First in some kind of experimental way, we begun to walk in that direction when we wrote our Master’s Dissertation, and later on we walked a little further in the same path when we presented our paper to the II International Congress of the Portuguese Association of Art Historians.

What we defended there, was that public sculpture, in a first stage, can be, as Raymond Abellio says, represented by a structural diagram, distinguishing and relating four classes, according to the intentional character each one manifest: rememorative celebration (remembrance of facts); religious celebration (devotional beliefs); architectonic animation (buidongs’ decor) and urban qualification (architectural decor). These classes, quite easy to attribute, are, in a second stage, polarized and, in a way, crowned, by two opposed instances, that are indeed the two new directions or complementary intentions for the prevailing monumentally and symbolization of present public space: the pole of monumental differentiation and the pole of social integration.

These two last instances represent the two complementary dimensions in which, according our point of view, the phenomeno­logy of contemporary monuments is all about: the “intentional tension” between social differentiation and social integration.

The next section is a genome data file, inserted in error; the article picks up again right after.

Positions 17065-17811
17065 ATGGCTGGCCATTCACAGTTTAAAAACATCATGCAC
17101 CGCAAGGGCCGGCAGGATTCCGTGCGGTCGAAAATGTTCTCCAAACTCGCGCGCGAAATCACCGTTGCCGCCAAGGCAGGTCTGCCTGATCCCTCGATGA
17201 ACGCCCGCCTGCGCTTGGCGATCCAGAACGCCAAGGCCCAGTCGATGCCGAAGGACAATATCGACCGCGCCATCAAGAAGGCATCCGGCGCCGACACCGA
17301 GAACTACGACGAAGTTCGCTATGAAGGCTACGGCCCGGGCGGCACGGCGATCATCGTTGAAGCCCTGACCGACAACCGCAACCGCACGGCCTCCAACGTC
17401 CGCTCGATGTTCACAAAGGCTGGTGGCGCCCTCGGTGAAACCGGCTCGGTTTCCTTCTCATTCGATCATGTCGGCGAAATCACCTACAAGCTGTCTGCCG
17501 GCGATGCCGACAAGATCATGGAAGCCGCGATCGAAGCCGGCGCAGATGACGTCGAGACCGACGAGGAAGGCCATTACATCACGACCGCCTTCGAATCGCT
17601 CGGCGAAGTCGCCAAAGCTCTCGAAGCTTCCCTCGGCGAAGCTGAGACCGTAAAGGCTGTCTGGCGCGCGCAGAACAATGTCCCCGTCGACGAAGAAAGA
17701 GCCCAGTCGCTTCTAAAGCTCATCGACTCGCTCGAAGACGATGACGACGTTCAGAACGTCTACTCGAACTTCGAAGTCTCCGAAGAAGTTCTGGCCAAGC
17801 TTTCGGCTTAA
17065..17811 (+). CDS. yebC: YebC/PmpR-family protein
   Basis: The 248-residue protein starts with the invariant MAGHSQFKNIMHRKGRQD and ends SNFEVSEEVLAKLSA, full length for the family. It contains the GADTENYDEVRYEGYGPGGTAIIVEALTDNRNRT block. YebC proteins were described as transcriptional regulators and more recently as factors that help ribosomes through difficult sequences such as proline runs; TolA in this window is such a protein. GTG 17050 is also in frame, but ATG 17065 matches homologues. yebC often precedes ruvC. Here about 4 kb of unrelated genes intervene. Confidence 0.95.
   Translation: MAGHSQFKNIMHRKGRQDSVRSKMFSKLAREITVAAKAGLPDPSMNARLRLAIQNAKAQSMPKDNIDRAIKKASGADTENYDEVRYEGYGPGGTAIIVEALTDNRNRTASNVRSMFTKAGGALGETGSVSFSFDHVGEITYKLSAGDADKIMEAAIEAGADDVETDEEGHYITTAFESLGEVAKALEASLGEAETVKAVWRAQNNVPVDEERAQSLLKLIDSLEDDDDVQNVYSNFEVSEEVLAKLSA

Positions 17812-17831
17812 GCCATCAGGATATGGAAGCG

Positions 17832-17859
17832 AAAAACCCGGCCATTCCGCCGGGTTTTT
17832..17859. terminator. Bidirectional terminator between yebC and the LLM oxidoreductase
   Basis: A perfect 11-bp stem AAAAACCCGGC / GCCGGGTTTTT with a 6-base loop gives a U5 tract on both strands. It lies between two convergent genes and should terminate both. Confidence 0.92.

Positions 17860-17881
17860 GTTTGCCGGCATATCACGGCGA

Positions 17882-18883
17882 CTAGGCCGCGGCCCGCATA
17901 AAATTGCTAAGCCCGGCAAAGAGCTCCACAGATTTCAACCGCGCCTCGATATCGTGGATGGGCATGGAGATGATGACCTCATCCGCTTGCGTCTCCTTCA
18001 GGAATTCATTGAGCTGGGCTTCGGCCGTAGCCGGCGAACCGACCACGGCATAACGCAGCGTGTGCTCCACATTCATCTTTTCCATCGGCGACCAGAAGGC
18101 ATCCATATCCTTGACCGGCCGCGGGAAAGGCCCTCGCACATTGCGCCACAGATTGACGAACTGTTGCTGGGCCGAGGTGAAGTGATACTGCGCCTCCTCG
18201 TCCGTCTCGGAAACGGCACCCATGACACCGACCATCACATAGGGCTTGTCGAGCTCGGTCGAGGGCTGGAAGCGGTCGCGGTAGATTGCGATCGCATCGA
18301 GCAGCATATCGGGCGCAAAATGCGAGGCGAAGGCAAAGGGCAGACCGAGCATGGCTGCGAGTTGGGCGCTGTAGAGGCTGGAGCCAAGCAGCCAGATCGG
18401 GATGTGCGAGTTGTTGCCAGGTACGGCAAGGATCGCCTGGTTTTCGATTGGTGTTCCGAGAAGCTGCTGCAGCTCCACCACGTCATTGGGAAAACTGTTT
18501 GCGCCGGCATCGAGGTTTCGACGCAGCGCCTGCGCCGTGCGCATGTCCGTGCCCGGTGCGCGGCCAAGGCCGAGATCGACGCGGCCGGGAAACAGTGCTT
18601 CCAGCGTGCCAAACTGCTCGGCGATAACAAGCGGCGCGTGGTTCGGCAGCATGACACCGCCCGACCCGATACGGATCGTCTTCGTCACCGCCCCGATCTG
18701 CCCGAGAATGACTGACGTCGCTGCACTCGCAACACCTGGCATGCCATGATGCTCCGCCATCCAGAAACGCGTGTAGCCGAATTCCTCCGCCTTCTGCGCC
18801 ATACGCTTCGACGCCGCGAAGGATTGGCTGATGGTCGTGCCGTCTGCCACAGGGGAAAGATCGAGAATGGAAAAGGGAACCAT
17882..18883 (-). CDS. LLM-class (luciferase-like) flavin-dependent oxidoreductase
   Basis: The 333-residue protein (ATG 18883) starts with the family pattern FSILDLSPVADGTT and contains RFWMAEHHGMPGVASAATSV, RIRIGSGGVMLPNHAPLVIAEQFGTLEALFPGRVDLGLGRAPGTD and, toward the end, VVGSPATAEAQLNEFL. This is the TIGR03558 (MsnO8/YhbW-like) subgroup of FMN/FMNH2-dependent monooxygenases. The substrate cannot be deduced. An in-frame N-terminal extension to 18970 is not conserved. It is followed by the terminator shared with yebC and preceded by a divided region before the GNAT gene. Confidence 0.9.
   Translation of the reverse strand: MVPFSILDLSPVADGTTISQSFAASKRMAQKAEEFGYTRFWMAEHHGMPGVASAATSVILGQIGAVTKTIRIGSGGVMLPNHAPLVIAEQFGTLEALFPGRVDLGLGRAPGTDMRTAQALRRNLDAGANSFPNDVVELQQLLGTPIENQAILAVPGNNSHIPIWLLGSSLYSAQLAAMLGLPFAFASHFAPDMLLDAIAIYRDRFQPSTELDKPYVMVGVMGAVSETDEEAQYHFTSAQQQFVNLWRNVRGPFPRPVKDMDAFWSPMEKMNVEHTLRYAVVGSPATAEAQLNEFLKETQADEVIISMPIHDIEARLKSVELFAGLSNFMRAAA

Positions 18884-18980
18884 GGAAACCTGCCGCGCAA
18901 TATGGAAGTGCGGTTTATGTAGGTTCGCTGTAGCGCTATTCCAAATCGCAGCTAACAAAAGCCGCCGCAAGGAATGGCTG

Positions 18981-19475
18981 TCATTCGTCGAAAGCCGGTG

That is, as we see it, the ontological condition of the contemporary public sculpture, evidenced by the present monumental paradigm, and so these last two poles, should not be seen as permanent, but temporal, since their eidetic content is still, as Husserl would say, mundane.

The operation we need now to distil its phenomenologic synthesis, we must remark it, requires the presence and the insight of Transcendental Ego. Husserl called this operation phenomenologic reduction. Something that should be attained by means of some kind of rational depuration of the mind, as method to get rid of the worldly nature and thesis that keep conscience apart from its transcendental level, where an adequate knowledge may raise.

Without this face to face with the reflexive mind, until this “rendez-vous” of the conscience with itself, the Transcendental Ego will not be present and become operative in an adequate manner, being no doubt that the main purpose of the Absolute Structure is to promote that reflexion and to lead to that rendez-vous. Something that was meant by Abellio when he became ware that more than a senarian structure, one should call it a senarian-septenarian, since beside s the six polarities already described, it matters not to forget to mention a last singular and yet crucial pole: the centre of the Absolute Structure. Permanently occupied by Transcendental Consciousness – individual or interpersonal – the reflexion around the absolute structure’s centre represents the core of abellian gnoseology, for that meditation is in a last stance illuminative and transfigurative, according to the very essence of esoteric tradition.